The reset of New South Wales innovation policy will get underway early next year at an ideas summit for industry, universities and all levels of government. Collaboration, diversity and converting the state’s innovation inputs into impact have been flagged as early focus points.
The event will mark the start of the Minns government’s own innovation ‘blueprint’ after scaling back several initiatives of the former state government.
Minister for Innovation, Science and Technology, Anoulack Chanthivong this week announced the summit will be held in February.
“The summit will build on previous consultations to build on the big ideas and the body of work that already exists,” Mr Chanthivong said while opening the InnovationAus.com Awards for Excellence on Wednesday night.
“Our goal will be to create a cogent and coherent roadmap for the innovation sector. We need to raise our ambition and add new high impact approaches to our toolkit.”
The minister has faced questions about deep cuts in the October budget to the Department of Enterprise, Investment and Trade, which led to a significant restructuring of Investment NSW.
On Wednesday, Mr Chanthihvong said “tough choices” had to be made because of fiscal pressures, but the move back to an innovation blueprint does not necessarily mean less support for the state’s innovators.
“This shouldn’t be taken to mean that the blueprint will do away with support for the sector. But it does mean we need to work hard to justify that spending.”
The move to an innovation blueprint, announced in September, is being driven in part by the new government’s desire to better understand of the impact of various programs, including the Department of Enterprise, Investment and Trade’s $1.8 billion spend on grants and subsidies last year.
“The Blueprint must take us beyond the tired old model that sees a complex and confusing tangle of programs by a substitute for a clear and innovative strategy,” Mr Chanthivong said.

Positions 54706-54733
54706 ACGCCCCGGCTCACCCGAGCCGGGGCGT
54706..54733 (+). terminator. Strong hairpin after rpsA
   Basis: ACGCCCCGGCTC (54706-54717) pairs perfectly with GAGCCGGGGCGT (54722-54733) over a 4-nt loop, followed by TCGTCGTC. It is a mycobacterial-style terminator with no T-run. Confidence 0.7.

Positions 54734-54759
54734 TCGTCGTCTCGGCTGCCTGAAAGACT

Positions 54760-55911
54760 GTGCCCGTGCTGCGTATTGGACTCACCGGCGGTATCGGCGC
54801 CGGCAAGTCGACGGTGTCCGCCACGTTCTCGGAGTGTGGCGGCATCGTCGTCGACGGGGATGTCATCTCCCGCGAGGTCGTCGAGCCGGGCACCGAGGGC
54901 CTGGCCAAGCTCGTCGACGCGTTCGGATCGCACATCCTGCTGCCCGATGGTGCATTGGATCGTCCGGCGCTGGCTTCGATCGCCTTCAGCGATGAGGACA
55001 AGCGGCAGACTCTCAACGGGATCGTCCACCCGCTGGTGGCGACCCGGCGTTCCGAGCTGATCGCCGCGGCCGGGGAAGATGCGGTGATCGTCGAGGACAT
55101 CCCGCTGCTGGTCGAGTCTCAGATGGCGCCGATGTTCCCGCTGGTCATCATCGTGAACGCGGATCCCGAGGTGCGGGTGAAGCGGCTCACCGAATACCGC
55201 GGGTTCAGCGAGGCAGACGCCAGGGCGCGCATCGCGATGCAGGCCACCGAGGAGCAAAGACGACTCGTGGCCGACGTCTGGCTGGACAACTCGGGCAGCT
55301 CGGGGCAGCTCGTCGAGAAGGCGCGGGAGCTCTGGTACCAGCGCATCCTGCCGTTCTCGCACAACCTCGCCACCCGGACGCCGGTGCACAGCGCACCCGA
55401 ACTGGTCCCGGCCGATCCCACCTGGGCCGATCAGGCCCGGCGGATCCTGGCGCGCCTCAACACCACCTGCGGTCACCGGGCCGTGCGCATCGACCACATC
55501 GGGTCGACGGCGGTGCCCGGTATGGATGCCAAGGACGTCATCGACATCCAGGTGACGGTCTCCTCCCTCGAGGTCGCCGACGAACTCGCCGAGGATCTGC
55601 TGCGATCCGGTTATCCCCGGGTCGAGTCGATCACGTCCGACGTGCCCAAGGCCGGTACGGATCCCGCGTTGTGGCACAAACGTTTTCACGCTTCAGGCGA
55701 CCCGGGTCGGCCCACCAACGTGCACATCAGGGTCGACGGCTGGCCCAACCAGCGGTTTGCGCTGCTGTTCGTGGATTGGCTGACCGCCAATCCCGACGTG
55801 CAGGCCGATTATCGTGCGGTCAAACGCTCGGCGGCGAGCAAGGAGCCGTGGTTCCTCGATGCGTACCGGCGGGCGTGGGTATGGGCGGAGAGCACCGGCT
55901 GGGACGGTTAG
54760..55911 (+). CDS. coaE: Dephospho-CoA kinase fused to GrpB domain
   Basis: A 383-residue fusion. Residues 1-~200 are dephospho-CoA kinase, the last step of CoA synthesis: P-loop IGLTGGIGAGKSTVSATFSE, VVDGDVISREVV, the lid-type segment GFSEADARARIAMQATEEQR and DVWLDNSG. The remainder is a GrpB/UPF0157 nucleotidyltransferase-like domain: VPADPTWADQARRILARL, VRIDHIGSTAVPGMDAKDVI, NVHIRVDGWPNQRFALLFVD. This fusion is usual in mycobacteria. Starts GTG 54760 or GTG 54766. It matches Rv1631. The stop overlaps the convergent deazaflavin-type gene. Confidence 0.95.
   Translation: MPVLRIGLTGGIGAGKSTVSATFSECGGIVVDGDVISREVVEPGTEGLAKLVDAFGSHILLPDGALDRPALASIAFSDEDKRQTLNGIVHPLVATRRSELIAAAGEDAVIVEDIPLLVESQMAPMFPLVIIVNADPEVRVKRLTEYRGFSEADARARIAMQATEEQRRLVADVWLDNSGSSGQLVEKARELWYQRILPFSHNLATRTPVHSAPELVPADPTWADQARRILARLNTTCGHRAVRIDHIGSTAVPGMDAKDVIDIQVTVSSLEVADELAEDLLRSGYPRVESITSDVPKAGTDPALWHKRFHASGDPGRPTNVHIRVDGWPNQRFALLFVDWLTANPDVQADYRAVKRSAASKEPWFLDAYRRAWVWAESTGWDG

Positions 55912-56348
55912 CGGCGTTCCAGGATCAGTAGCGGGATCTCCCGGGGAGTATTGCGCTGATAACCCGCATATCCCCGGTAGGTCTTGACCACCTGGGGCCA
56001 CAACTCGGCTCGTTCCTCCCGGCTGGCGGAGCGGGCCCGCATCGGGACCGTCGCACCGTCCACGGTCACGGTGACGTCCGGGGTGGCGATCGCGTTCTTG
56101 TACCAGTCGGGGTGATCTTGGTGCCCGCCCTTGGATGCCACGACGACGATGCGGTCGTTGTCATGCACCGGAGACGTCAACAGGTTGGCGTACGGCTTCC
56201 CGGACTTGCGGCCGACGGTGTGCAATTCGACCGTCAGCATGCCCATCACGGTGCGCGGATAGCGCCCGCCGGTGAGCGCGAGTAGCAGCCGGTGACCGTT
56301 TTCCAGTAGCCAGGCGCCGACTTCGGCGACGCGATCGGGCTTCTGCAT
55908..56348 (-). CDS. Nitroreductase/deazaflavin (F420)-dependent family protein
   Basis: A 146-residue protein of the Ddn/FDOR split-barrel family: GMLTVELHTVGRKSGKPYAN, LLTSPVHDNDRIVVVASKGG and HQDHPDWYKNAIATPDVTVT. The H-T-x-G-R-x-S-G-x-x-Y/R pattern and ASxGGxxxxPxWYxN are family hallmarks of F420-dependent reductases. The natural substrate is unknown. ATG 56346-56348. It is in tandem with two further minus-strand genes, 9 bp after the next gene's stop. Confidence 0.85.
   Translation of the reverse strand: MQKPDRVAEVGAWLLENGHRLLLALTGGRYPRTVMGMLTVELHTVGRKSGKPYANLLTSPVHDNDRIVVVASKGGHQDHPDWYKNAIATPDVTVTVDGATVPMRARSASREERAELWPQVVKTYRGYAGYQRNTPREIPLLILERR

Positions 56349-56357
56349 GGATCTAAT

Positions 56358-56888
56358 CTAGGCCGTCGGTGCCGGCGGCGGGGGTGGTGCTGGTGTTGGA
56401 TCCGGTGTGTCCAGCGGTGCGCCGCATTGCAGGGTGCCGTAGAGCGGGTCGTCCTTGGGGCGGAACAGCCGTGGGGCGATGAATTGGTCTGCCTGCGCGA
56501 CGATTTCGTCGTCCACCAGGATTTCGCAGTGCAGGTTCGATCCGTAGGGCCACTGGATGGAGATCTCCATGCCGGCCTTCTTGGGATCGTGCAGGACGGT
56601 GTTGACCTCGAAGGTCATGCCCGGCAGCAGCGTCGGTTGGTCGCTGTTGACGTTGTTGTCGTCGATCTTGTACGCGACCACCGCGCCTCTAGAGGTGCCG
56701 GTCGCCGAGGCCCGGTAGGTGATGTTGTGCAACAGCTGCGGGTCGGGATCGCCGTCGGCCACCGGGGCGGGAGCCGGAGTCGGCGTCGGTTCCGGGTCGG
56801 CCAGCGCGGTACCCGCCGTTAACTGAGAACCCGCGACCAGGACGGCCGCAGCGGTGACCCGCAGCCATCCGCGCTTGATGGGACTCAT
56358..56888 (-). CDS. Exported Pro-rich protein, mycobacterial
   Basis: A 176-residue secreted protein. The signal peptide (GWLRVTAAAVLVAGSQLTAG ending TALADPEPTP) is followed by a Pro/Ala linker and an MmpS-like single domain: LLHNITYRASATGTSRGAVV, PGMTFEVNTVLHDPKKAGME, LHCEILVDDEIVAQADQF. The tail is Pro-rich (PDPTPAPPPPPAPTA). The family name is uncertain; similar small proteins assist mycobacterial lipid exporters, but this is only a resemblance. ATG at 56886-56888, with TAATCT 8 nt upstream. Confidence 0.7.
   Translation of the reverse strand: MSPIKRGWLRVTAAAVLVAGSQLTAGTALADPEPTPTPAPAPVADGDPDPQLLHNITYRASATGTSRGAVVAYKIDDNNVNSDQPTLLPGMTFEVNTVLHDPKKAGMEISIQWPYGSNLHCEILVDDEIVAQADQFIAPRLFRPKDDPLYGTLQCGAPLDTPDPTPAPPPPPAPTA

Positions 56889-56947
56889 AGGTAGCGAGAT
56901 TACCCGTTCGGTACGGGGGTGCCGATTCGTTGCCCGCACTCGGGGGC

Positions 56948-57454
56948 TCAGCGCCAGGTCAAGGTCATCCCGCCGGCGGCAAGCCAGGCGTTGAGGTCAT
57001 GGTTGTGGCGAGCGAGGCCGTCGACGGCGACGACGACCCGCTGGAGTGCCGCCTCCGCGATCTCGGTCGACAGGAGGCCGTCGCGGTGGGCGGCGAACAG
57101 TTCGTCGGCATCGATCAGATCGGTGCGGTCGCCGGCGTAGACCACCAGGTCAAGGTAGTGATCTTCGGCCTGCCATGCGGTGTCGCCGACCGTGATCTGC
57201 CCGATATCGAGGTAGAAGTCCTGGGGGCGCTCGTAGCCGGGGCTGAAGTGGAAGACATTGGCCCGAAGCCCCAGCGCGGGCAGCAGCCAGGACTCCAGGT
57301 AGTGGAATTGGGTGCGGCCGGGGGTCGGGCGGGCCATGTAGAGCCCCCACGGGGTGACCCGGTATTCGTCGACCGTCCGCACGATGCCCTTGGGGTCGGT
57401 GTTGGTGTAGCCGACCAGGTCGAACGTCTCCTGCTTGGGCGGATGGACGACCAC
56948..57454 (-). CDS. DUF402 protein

But the end goal remains the same – supporting research and commercialisation while reducing barriers for startups and helping them scale into job creating, export firms.
Mr Chanthivong name checked recent local scale ups Advanced Navigation and Hysata – two innovative companies that have commercialised local research and now export around the world — as the model to follow.
He said the government is only one stakeholder in the innovation ecosystem but has a crucial role in creating the conditions and encouraging the collaboration that helps the companies succeed.
“Place-based approaches such as innovation districts are one way to achieve this. Research networks such as the NSW Smart Sensing Network are another. But I’m keen to hear fresh ideas about how to push the convening and coordinating role of government to maximum effect,” Mr Chanthivong said.
Long standing barriers like an under representation of female founders and Australia’s struggle to convert innovation inputs like tertiary education and research and development into tangible benefits.
“Every state in every nation right now is involved in the battle for the best ideas and the best talent,” Mr Chanthivong said.
“It’s our capacity to attract and generate those things, and our ability to commercialise that which will future proof our economy.
“The road to higher living standards and better jobs is paved with innovation.”
Federal assistant manufacturing minister Tim Ayres also told the awards event that “the era of complacency about Australia’s place in the world is over” and urged a joint effort to take full advantage of public investment in innovation.
“The world moves fast and the competitive position keeps changing,” Mr Ayres said.
“And we want to make sure that we are working with you as a government to build the solutions, build resilience build industry capability, and build competitiveness.”
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